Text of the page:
Chomsky 1997: The New Party Is a "Social Democratic Version of State Capitalism"
An interview with Noam Chomsky from 1997 has the far-left professor describing his involvement with the New Party at about the time that Barack Obama Obama joined and sought an endorsement from the group. Contrary to claims made by founder Joel Rogers (some of which have been shown to be false), Chomsky says the New Party is not just the left wing of the Democratic Party, but a socialist alternative.Media Matters has written a post about Kurtz's discovery of some 1996 New Party meeting minutes. MMFA uses Ben Smith's 2008 report to claim the New Party was just the left wing of the Democratic Party:
Rogers described the party's platform including national health insurance and wage insurance, quality education, and environmentalism. Those are positions that basically placed the New Party, ideologically, well within the left half of the Democratic Party. The aim, in fact, was to be the "conscience of the Democratic Party," Rogers said, though they also endorsed the occasional Republican.
As for "socialist"?
"'Socialist' means is you try to whatever extent to move the means of production under public ownership," Rogers said. "The New Party was never about that."
Ben Smith has already admitted that part of his 2008 story was wrong. And I think we've convincingly established that Joel Rogers word shouldn't be trusted on this issue for the rest of it. Fortunately, we don't have to take Rogers' word on the nature of the New Party. In 1997, Noam Chomsky explained what the New Party was and what it's goals were:
Brief comments [on the New Party], because I'm in a rush, and don't want to delay.
1. Am I a member? Yes.
2. Do I think it's a constructive idea? Yes.
3. Is it just a "reform movement within capitalism"? Yes.
4. Am I against capitalism? Yes.
5. Is there a contradiction between 3 and 4? No.
6. How is the New Party different from liberalism? Hard to answer without some clarification. If by "liberalism" is meant the Democratic Party, it is plainly different from liberalism. If what is meant is some kind of social democratic version of state capitalism, presumably not -- at least now, though the project is one that has a possible evolution in mind, and in prospect, I think.
First of all, you can see that in Chomsky's view, the New Party is not part of DNC liberalism. This completely contradicts the thrust of Joel Rogers statement and Media Matter's post relying on it to make the same point.
But after saying what the New Party isn't, Chomsky goes on to say what it is. It is liberalism in the sense of a "social democratic version of state capitalism." Let's unpack this.
First off, "state capitalism" has a wide range of possible meanings, the majority of which are tied up in Marxism and socialism. However, we should note that Chomsky himself defined state capitalism in a recent interview as something not very different than what we have already in America, i.e. a capitalist system in which the government plays a major role.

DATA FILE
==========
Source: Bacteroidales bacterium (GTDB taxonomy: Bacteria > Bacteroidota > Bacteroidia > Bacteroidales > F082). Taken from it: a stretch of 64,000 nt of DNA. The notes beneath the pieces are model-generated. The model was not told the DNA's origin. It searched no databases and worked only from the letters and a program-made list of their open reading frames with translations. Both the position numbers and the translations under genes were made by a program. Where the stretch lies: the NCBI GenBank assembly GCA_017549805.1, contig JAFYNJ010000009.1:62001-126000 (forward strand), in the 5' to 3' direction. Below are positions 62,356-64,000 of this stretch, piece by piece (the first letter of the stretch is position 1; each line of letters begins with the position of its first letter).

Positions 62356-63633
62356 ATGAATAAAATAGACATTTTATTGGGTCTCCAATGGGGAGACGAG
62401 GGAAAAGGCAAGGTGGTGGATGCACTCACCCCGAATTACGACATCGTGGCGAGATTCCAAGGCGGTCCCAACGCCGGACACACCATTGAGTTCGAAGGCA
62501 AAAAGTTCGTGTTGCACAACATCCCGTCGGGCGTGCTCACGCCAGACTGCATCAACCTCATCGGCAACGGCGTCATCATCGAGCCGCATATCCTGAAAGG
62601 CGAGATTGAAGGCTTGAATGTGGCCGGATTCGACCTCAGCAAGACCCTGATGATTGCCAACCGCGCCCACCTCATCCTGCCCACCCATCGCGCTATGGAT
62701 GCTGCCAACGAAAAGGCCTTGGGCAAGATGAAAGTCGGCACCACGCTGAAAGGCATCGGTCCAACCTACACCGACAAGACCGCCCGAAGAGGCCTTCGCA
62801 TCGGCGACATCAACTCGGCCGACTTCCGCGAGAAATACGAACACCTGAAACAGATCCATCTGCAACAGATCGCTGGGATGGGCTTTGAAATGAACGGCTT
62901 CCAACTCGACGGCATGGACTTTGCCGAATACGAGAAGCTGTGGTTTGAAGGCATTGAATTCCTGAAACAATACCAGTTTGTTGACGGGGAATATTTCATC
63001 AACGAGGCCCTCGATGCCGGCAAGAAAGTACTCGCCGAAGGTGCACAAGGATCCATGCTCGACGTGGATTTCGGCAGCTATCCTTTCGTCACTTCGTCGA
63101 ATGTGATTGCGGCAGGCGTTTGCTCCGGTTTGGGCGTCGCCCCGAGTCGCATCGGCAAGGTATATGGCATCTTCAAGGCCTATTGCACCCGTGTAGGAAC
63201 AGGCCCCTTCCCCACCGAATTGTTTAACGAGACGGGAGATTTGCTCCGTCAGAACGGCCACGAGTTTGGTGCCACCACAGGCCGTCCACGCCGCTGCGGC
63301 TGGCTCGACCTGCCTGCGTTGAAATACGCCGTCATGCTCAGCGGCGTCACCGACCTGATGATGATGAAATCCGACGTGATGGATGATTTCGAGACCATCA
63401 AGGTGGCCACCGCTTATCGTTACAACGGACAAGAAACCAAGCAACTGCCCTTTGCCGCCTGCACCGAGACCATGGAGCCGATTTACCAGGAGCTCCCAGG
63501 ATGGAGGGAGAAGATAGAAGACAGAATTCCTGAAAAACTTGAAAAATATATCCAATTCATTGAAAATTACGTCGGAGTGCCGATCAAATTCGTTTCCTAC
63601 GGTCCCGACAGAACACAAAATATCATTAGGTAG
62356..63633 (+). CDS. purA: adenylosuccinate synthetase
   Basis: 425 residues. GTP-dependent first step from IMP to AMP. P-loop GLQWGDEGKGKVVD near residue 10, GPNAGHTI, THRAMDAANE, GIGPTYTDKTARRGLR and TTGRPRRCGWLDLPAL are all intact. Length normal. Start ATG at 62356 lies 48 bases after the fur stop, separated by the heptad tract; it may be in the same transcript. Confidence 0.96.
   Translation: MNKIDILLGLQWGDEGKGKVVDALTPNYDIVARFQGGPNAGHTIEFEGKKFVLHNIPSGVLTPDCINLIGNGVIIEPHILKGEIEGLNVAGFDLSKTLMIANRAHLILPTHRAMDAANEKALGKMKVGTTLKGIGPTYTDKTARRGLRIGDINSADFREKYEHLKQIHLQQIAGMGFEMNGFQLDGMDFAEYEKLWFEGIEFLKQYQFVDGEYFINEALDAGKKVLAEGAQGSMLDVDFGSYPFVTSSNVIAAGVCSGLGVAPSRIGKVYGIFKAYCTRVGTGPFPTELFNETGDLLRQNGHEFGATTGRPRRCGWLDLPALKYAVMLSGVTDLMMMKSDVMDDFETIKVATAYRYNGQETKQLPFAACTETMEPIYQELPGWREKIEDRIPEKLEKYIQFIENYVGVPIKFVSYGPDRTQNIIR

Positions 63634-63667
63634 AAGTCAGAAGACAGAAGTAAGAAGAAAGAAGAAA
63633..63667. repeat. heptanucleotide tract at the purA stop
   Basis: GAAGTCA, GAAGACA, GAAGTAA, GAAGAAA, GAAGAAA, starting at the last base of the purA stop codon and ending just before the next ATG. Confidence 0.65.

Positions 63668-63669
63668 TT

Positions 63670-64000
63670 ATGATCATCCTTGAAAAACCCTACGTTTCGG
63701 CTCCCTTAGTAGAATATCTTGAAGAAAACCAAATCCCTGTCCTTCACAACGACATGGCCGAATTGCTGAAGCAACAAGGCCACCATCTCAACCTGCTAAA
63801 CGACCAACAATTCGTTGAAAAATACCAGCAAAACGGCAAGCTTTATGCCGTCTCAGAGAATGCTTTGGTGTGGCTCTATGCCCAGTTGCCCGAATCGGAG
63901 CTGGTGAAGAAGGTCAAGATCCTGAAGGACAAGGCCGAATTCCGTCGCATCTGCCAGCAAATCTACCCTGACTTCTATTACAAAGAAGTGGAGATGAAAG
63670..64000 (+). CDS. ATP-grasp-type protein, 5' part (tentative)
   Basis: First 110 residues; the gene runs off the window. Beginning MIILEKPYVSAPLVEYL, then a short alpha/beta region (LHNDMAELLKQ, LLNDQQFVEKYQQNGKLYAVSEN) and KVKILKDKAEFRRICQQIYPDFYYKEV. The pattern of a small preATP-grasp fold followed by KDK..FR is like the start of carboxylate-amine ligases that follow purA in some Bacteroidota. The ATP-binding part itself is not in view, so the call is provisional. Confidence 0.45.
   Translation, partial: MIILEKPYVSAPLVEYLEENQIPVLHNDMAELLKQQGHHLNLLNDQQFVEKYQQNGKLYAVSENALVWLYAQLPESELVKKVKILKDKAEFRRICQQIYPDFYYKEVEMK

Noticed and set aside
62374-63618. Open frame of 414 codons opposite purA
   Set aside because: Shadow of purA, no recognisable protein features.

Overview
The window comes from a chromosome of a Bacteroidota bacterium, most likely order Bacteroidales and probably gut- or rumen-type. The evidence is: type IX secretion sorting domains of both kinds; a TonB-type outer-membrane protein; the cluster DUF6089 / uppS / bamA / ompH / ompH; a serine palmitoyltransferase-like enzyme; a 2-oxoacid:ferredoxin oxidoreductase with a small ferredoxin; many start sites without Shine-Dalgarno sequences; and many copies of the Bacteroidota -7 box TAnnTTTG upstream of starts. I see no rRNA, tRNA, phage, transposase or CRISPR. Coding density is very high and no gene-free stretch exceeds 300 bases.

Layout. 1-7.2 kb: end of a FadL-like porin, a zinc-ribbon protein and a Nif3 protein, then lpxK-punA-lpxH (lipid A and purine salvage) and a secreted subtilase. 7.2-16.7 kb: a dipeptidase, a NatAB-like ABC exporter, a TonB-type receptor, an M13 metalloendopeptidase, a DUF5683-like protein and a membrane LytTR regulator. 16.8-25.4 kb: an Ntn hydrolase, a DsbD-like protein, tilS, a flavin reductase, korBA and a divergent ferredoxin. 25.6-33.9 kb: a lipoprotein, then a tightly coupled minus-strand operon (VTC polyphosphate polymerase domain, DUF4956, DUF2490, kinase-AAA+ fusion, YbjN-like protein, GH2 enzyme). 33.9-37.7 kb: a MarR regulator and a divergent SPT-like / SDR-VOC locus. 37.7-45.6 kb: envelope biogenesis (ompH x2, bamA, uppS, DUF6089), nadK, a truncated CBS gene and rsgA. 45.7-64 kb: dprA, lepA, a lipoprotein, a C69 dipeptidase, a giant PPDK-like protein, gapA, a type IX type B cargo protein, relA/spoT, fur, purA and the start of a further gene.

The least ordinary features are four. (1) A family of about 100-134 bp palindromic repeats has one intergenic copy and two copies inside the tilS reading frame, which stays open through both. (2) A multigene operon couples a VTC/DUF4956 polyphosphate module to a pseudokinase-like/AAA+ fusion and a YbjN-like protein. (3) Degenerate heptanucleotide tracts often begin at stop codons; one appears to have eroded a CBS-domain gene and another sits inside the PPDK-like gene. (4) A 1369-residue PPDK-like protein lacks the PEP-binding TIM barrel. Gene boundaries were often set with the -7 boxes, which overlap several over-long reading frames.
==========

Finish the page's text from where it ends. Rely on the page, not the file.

But Chomsky didn't identify the New Party as state capitalism, he identified it as "some kind of social democratic version of state capitalism." That narrows things down considerably because "social democracy" is plainly a species of socialism. As Wikipedia notes, the origin of the term is in a specific critique of Marxism:
The social democrats, who had created the largest socialist organizations of that era, did not reject Marxism (and in fact claimed to uphold it), but a number of key individuals wanted to reform Marx's arguments in order to promulgate a less hostile criticism of capitalism. They argued that socialism should be achieved through evolution of society rather than revolution.
If you continue reading, you'll learn that after WWII, most social democrats took the view that capitalism should not be abolished (per Marxism), just controlled by the state, up to and including ownership of the means of production. This idea was especially popular in Europe and led to the development of the kind of social democratic parties that still exist across the continent. Indeed, Chomsky goes on to mention a number of these parties. But ultimately the goal of social democracy is always an evolution toward socialism. Here's Chomsky again:
Should we also try to change institutions? Absolutely. How do we do it?...The natural way to approach these goals is to press to the limits the options available within the institutions, so that people come to understand, from their own thinking and experience, what these institutions are, and how they work. That means what is sometimes ridiculed as "reformism" (including what all of us participating in this forum are doing right now); but it should be considered, in my opinion, the only serious path towards revolutionary change -- at least, for those who want that change to be towards freedom, not new forms of authoritarian domination.
So a "social democratic version of state capitalism" amounts to a reformist socialism (as opposed to revolutionary Marxism) or we might more simply say euro-socialism. That's where Chomsky places the New Party on the spectrum circa 1997 when Barack Obama was a dues paying member. Coincidentally, that's right where some have suggested Barack Obama fits on the political spectrum to this day. Does any of this matter, especially now? I'll address that question in my next post.